There’s something at turns frustrating and fascinating about an unreliable narrator. Elliot Alderson is much more the latter than the former, though; he doesn’t want to purposefully mislead us. Rather, his brain misleads him and we’re carried along for the disconcerting ride. I’ve seen Mr. Robot praised for its topicality, its technological accuracy, but I am more drawn to it as a vivid character study. “We’re all living in each other’s paranoia,” Elliot says in episode 8. As viewers we’re definitely forced to live in Elliot’s paranoia. Poor Elliot. Poor us.
Living in Elliot’s paranoia makes it difficult to be objective and analytical, to pick apart the show for tropes and tricks, to guess what’s going to happen next. I can only really do this in hindsight. During episode 2 I was thinking “this is gonna be some Fight Club nonsense, isn’t it.” Then I simply stopped caring. By episode 4 I didn’t care if the Big Reveal was a predictable reworking of Fight Club; I was so in love with Rami Malek’s performance, so anxious for (and with) Elliot, that nothing else mattered. I was in deep. Episode 4 features an extended dream sequence that is only matched in excellence by the season 4 finale of Buffy the Vampire Slayer. I’m serious. Both Mr. Robot and Buffy nail dream logic, particularly the defamiliarizing of familiar places. Both shows inject nightmares with the jarring humour of an absurdist play (in Buffy it is The Cheese Man, in Mr. Robot we have Elliot’s betta fish yelling at him). I was enjoying Mr. Robot before episode 4, but it was episode 4 that made me obsessed.
So, though I wasn’t enthralled by the premise (awkward genius hacker instigates revolution, probably has a Tyler Durden thing going on), I was thrilled by the presentation of that narrative, which seemed exciting and unusual. But I was after all blindsided by the Big Reveal in episode 8, which is thankfully more than just “some Fight Club nonsense.” “Were you in on this the whole time?” Eliot yells at us. “Were you?” No, Elliot, I wasn’t. But I will be when I rewatch the season (and I will), noticing all those odd little moments that make sense now that I have a piece of the puzzle I lacked before. At that thought I feel weirdly guilty, as if I am betraying or abandoning Elliot. Silly, right? But it’s hard to be merely a spectator when watching Mr. Robot; Elliot speaks to us and calls us “friend” and though at first I wanted to find this cloying or ridiculous, the truth is that it is so well done that I became participatory in Elliot’s experiences. In a sense, I will lose that when I rewatch the show; I will become an analytic observer, rather than an immersed participant.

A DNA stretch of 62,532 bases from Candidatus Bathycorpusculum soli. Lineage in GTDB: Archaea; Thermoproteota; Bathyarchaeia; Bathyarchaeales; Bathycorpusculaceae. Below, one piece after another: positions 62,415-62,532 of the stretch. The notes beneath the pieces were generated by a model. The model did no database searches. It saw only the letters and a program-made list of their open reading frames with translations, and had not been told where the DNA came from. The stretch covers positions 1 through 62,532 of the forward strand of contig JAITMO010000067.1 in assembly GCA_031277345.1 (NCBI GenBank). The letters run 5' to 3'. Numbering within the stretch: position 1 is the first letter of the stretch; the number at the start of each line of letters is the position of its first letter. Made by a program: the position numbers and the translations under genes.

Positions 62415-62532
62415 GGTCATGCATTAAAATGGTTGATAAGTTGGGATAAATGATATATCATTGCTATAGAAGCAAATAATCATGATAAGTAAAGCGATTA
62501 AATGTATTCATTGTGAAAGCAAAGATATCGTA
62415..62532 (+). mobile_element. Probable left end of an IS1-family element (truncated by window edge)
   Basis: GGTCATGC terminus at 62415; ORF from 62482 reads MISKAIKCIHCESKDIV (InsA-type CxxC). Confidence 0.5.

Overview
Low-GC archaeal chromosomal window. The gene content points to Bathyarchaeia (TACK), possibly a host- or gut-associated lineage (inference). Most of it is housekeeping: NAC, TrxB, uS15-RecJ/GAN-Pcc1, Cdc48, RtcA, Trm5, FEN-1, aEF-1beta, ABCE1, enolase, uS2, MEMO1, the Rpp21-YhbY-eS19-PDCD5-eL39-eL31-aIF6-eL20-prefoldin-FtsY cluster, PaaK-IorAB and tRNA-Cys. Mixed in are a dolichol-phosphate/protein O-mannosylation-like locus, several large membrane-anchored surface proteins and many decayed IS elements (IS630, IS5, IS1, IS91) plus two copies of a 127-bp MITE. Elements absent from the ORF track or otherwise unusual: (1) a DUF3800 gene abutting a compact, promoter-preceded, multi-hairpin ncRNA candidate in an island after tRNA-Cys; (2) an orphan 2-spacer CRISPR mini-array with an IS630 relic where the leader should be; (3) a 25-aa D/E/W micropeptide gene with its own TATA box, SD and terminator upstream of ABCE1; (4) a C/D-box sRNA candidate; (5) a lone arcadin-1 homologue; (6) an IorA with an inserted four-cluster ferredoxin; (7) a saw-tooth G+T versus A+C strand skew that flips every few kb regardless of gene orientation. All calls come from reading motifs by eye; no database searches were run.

Of course, if I’m not immersed I won’t be emotionally fatigued by Elliot’s mental illness, his confusion and fear. And boy, let me tell you, it is an uncomfortably good portrayal of mental illness. Mr. Robot shows neuroses as I know them. “#me,” said I, the chronically depressed and anxious, when I watched Elliot ugly-crying in a corner. In public, Elliot is very quiet, but you can see him practically vibrating with anxiety, feel him screaming internally while trying to carry on normal conversations. Everything in the show from the soundtrack to the cinematography produces a steady uneasiness. Whether it was intended or not, the cinematography at the end of episode 1 is particularly evocative of anxiety-induced derealization. The crowd of besuited 1-percenters are an indistinct menace, painfully dragged into focus as if we are seeing through Elliot’s eyes as he struggles to connect to what’s going on around him. “Please tell me you’re seeing this too,” he begs, unable to trust his own perception. Of course, we can’t trust our own perception either.
Despite being generally impressed with the portrayal of Elliot’s anxiety and depression, I found the split personality stuff in the season finale somewhat awkward and hackneyed (the show doesn’t completely escape that “Fight Club nonsense”). Though I would without hesitation recommend Mr. Robot to literally everyone, I know that it’s not without its flaws. Most prominent among these is the unfortunate fridging of a female character mid-season (dear writers, was that really necessary?). But, I mean, how could I stay mad for long with Rami Malek on screen? My criticisms die on my lips when I am confronted with those soulful eyes.